Bayesian inverse estimation of urban CO2 emissions: Results from a synthetic data simulation over Salt Lake City, UT
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Bayesian inverse estimation of urban CO2 emissions: Results from a synthetic data simulation over Salt Lake City, UT

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  • Journal Title:
    Elementa: Science of the Anthropocene
  • Description:
    Top-down, data-driven models possess ample power to improve the accuracy of bottom-up carbon dioxide (CO2) emission inventories, and more work is needed to explore the merger of top-down and bottom-up estimates to better inform the metrics used to monitor global CO2 fluxes. Here we present a Bayesian inverse modeling framework over Salt Lake City, Utah, which utilizes available CO2 emission inventories to establish a synthetic data simulation aimed at exploring model uncertainties. Prescribing a high-resolution, urban-scale data product (Hestia) as the “true” emissions in the model, we combine prior emissions with an atmospheric transport model to derive modeled afternoon CO2 enhancements at six monitoring sites within the Salt Lake Valley during the month of September 2015. A global high-resolution gridded emissions data product (ODIAC) is used as the prior, and objective uncertainty structures are defined for both the a priori estimates and the transport model-data relationship which consider non-negligible spatial and temporal covariances. Optimized (posterior) emissions over the Salt Lake Valley agree closely with the assumed “true” emissions during afternoon times, while results including unconstrained times (e.g. night-time) lack such agreement. Both spatial and temporal correlations of prior errors were found to be necessary for obtaining a robust posterior estimate. Model sensitivity analyses are performed, which examine correlation length and time scales, model-data mismatch error, and measurement site network variability. Through these analyses, one measurement site is identified as being particularly prone to introducing bias into posterior emissions due to influences from a nearby point source. Increasing model-data mismatch error at this site is shown to reduce bias in the posterior without significantly compromising agreement with monthly averaged true emissions.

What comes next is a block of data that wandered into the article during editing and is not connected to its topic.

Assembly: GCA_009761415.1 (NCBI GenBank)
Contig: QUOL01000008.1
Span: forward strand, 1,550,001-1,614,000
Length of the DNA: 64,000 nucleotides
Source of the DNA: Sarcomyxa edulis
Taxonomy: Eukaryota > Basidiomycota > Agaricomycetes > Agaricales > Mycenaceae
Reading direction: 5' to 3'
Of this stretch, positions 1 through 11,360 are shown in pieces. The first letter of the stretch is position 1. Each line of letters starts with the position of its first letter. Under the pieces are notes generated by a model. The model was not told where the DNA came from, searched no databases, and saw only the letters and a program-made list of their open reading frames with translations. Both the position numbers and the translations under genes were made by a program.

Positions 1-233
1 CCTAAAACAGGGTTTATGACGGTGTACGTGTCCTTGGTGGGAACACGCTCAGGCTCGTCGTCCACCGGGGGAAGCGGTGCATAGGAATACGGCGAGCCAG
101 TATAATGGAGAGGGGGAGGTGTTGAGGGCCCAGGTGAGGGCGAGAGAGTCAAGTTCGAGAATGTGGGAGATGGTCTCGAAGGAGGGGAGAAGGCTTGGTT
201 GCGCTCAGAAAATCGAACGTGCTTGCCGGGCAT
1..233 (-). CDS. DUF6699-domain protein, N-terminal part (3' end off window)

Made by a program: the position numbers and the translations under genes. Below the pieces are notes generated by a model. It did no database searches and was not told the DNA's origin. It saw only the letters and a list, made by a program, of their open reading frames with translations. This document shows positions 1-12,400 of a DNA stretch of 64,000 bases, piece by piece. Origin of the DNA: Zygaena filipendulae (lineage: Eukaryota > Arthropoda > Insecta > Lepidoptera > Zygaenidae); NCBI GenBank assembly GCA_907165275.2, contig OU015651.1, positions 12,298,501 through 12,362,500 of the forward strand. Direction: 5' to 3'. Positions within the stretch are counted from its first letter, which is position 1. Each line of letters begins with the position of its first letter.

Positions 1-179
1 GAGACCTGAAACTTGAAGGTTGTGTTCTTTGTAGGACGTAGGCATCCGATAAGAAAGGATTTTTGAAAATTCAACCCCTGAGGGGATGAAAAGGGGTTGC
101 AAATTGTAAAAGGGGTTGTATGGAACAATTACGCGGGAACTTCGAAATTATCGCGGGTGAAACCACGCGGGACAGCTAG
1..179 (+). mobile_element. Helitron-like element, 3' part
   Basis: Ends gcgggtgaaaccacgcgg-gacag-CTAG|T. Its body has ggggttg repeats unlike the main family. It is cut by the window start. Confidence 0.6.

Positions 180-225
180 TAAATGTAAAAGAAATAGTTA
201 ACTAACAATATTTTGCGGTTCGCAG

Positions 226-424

• Source:
    Elementa: Science of the Anthropocene (2019) 7: 36
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    CC BY
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